I’m talking about your garden. When is it best to get those veggie seeds and plants into the ground? Is it too early? Do you want to veg inside a bit more? Usually this time of year we are seeing snow, not 74 degrees as it was last week. Now I notice the robins every morning tweeting away to one another. The daffodils are in bloom. The forsythia are next to pop. Looks like spring has sprung, but a little voice keeps telling me, not so fast sister.
The farmers’ almanac predicted a “soggy, shivery spring ahead.” Well they got the soggy part right. We’ve had so much rain. But looking into the future weeks, temps at night will drop, as they usually do this time of year. And then there’s Phil’s predictions. You know, our chubby groundhog weather forecaster, Phil. On February 2 he predicted six more weeks of winter. Six weeks would take us to mid March. That’s the “normal” time I put pea seeds into the ground. But this year, I put them in mid February. So far no sign of a pea shoot coming out of the ground. Mid March, I will replant my peas and if the whole lot of them survive and grow, well, I’ll be rich in peas. Thankfully, freezing is simple and quick for peas.
My cabbages and bok choy are going in the ground this weekend. They should make it through even if the temps get a bit frosty at night. Daytime temperatures zoom up to the 50’s midday and I am staying optimistic. Getting a jump on growing season is always just a fantasy of mine but this time, it may be for real. Time will tell.
I love making cabbage rolls, so easy, so juicy, and so good for you. My simple recipe uses tempeh but you can use the traditional ground beef. Harvesting cabbages is way off, I know, but save this recipe for that one large cabbage head you pluck out of your garden and tenderly carry it back to the house for cooking.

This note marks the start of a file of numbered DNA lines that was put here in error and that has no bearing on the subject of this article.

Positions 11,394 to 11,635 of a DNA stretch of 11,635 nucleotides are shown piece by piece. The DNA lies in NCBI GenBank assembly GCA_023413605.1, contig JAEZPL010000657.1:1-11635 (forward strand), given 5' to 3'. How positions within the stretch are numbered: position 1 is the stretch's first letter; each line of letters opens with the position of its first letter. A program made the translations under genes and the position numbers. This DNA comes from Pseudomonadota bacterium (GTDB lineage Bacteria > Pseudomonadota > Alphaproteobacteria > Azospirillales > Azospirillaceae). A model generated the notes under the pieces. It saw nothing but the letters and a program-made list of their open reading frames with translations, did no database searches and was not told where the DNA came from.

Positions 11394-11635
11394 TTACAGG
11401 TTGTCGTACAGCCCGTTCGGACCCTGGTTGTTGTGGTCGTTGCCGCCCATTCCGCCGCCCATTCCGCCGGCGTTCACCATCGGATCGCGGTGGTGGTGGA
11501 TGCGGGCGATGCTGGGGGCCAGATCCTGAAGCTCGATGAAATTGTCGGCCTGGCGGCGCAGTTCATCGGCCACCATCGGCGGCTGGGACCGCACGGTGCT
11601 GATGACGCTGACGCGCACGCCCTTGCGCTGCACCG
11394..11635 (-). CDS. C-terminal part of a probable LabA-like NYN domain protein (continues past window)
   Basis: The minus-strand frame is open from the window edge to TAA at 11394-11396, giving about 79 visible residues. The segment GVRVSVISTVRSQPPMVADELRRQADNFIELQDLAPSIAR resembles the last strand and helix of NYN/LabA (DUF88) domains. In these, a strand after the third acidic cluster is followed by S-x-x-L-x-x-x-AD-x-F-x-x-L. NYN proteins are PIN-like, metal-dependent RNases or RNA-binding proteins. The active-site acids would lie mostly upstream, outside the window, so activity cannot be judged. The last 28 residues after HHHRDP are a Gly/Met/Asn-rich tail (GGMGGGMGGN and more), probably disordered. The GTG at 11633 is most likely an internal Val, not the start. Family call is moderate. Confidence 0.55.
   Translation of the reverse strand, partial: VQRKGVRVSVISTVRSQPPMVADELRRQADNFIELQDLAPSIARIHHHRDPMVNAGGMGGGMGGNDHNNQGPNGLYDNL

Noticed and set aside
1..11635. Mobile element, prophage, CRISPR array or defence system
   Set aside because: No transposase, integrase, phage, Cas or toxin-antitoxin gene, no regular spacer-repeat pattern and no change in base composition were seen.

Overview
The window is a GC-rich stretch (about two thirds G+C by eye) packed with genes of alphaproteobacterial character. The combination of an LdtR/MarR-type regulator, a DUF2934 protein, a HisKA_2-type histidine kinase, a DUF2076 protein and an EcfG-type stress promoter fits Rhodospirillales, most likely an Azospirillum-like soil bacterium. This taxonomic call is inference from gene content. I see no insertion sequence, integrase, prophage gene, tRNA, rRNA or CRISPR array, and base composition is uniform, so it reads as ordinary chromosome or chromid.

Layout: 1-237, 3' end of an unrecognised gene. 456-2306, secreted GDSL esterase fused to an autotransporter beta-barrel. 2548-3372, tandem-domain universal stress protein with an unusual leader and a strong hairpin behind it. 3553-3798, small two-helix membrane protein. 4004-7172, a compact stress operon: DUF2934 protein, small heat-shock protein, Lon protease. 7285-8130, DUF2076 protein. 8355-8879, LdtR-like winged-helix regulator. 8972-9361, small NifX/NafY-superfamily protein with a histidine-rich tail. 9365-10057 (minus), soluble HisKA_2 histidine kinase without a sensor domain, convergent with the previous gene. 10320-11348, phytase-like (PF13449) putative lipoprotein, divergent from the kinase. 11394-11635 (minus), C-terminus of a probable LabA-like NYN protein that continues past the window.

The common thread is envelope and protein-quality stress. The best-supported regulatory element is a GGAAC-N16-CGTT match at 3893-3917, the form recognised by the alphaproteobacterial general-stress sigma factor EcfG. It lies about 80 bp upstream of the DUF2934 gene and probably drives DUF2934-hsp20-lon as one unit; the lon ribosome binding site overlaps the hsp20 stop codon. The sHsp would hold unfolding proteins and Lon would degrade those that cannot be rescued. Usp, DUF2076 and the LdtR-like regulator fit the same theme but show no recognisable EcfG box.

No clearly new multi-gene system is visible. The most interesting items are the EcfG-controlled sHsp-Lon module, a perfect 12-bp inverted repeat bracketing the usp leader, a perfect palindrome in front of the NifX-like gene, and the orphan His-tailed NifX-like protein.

1 Onion, minced
1 Carrot, minced
1 tbsp cooking sherry
2 tbsp red wine
1 tsp liquid aminos or tamari
1 cup cooked rice
2 tbsp dill, fresh or dried
1 green cabbage
For the sauce:
28 oz crushed tomatoes
¼ tsp cayenne pepper
1-2 cloves minced garlic
Ground pepper and salt to taste
Sauté your onion and carrots in the sherry and wine liquid till they are tender. Then add your crumbled tempeh or ground beef. Stir well and add everything else except the sauce ingredients. Tear off the cabbage leaves one by one and steam each one quickly over a pot of boiling water, remove and lay each one on a paper towel as you layer them and allow them to cool a bit.
Here’s the fun part: take one large leaf, spread it out and then add a dollop of your cooked tempeh or cooked meat mixture in the middle and roll it up like a cigar. Place them alongside one another in a baking dish. Meanwhile, prepare the sauce ingredients over a low heat for 10 minutes. Once your cabbage leaves are stuffed and lined up, pour your sauce mixture over the cabbages and then bake for about 45 minutes in a 350 degree oven. If you like more sauce, serve it on the side. So good!
Even though red tomato sauce tastes so good with cabbage, as plants they are not compatible. Cabbage does not like to grow near tomatoes, beans, peppers or strawberries. That is true for all the brassica family, such as broccoli, kale and cauliflower. Cabbages do like to be planted about 20 inches apart so they can grow big and require about six to eight hours of sunlight.
We use compost tea or fish emulsion applied every two weeks for fertilizing and make sure they get about 1 inch of water weekly. Depending on the variety, cabbage can take 4-6 months to grow to maturity. Always apply water at the base of your plant, never water the entire cabbage. That can cause mildew and rot.
I use my saved eggshells as a slug deterrent by crushing them into a fine powder and then encircling each cabbage plant with a dressing of the crushed shells. Slugs do not like to walk over scratching surfaces. Be sure to examine the undersides of your cabbage leaves often. That’s where you may find insect eggs or worms. I drop those into a bucket of soapy water as I go along.
I may take one more week to veg and finish that book I am reading, and then I veg OUT in my garden!
(Karen Cohen is an organic veggie grower, nature lover, seed saver, and avid explorer. If you are interested in exchanging seeds, please email email@example.com for dates and details. Happy gardening!)
Discussion about this post